Zipping around town on an electric skateboard is convenient. The all-carbon deck of the 121C Arc Aileron makes it less cumbersome to carry between rides.
What happens when two great companies become partners? They make something better. That is exactly what has happened with the 121C Arc Aileron, a lightweight, pure-carbon electric skateboard.
For this collaboration, Arc Boards has taken its original design and replaced the deck with 121C Boards‘ deck made entirely out of carbon fiber. The result is a bigger, sturdier, yet lighter electric skateboard. While the original Arc Board may have felt cramped for inexperienced riders, the 121C Arc Aileron provides plenty of room.
The Aileron deck from 121C is a cruiser class skate deck made entirely out of aerospace-grade carbon fiber, which is the same material used to build rockets and fighter jets. Its shape also features a subtle upslope along the profile that keeps the board flat and firm rather than dipping in like other boards. The edges also slope upward down the center line. This centers the rider’s weight for added stability and leverage while turning.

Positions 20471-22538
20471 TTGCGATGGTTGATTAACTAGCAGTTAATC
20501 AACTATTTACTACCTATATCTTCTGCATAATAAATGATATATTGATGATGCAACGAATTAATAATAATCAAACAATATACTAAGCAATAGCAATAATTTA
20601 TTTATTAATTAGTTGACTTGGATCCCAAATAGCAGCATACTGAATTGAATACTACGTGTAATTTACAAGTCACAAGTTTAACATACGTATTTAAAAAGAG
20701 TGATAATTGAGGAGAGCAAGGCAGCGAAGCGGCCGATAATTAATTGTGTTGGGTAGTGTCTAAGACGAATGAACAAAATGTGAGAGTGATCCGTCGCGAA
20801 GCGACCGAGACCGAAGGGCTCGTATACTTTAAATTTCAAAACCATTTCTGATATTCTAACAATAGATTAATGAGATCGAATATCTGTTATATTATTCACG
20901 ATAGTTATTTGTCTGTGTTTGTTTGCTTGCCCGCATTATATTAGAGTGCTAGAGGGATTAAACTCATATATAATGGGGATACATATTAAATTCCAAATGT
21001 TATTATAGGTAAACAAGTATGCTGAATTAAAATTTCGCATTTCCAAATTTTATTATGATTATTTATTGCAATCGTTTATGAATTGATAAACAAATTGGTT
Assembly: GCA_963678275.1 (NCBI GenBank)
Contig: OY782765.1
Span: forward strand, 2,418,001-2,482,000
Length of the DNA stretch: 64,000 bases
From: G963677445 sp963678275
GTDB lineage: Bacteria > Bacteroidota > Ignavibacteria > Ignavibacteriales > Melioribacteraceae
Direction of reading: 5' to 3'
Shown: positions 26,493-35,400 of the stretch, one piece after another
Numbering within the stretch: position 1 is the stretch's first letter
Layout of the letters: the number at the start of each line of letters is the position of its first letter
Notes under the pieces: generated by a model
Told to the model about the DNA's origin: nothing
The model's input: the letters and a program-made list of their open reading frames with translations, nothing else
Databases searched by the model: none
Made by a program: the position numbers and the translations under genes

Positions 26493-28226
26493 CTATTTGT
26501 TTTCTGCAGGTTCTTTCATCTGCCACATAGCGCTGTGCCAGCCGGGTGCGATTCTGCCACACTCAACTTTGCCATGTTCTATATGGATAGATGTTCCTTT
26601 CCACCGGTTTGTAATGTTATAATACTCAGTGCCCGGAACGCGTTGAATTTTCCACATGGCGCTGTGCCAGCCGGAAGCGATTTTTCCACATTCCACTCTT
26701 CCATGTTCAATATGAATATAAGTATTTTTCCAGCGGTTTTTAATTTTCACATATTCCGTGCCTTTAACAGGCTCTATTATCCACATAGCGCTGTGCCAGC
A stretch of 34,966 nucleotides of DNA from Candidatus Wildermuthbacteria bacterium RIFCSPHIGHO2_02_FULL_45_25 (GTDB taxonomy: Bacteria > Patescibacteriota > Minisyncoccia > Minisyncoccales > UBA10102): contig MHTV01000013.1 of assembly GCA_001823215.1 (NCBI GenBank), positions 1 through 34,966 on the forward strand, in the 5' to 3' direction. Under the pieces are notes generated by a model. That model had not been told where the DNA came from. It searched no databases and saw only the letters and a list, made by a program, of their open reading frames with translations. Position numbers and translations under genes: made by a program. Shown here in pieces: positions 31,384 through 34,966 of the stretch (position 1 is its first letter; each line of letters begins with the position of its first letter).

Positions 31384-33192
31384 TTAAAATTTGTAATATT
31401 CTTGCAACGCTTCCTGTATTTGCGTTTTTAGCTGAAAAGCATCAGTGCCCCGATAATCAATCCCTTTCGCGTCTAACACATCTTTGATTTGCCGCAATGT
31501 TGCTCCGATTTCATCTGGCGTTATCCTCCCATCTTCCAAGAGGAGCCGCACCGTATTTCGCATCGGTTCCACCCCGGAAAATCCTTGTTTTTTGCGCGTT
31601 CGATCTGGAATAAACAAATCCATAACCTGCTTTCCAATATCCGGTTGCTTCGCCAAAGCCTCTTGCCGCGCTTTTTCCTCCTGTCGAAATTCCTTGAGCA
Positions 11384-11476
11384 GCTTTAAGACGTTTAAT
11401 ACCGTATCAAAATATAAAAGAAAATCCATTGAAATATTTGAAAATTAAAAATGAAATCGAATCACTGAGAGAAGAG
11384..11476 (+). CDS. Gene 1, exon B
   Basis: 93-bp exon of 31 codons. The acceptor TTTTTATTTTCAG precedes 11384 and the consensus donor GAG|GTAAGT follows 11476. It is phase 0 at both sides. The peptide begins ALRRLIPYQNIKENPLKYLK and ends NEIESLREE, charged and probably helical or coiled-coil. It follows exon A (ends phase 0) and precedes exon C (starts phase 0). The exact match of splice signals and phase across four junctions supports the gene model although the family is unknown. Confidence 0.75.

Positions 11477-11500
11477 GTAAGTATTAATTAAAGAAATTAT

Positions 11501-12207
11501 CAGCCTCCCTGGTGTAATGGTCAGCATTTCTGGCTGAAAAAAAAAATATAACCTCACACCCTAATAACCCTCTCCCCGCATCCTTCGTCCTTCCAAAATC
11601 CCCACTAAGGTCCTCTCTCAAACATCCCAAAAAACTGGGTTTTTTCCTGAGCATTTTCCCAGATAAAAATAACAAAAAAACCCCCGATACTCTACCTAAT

Arc Boards has added their technology to the Aileron deck to make it one of the best electric skateboards around. It features a brushless DC 5065 Outrunner with 1,815 watts of power. This can hold up to 264 pounds with a top speed of 22 miles per hour and can go uphill at a 22 percent incline. The lithium ion battery lasts up to 11 miles on a single charge and is ready to go again in 1.5 hours. Other features include water resistance, regenerative braking, lights, and a total weight of 9.5 pounds.
Controlling the electric skateboard is a small wireless remote. Two AA batteries are all it takes to control the board for up to six months. Riders can power forward or reverse and brake when needed.
Anyone interested can find the 121C Arc Aileron on Kickstarter for the discounted price of $930. Delivery is scheduled for June where the final retail price will be $1,073.
Update 4/2/2017 by Jeremy Kaplan: Changed the title to reflect that this is not the “world’s first” pure-carbon board, as the company’s Kickstarter page had originally claimed.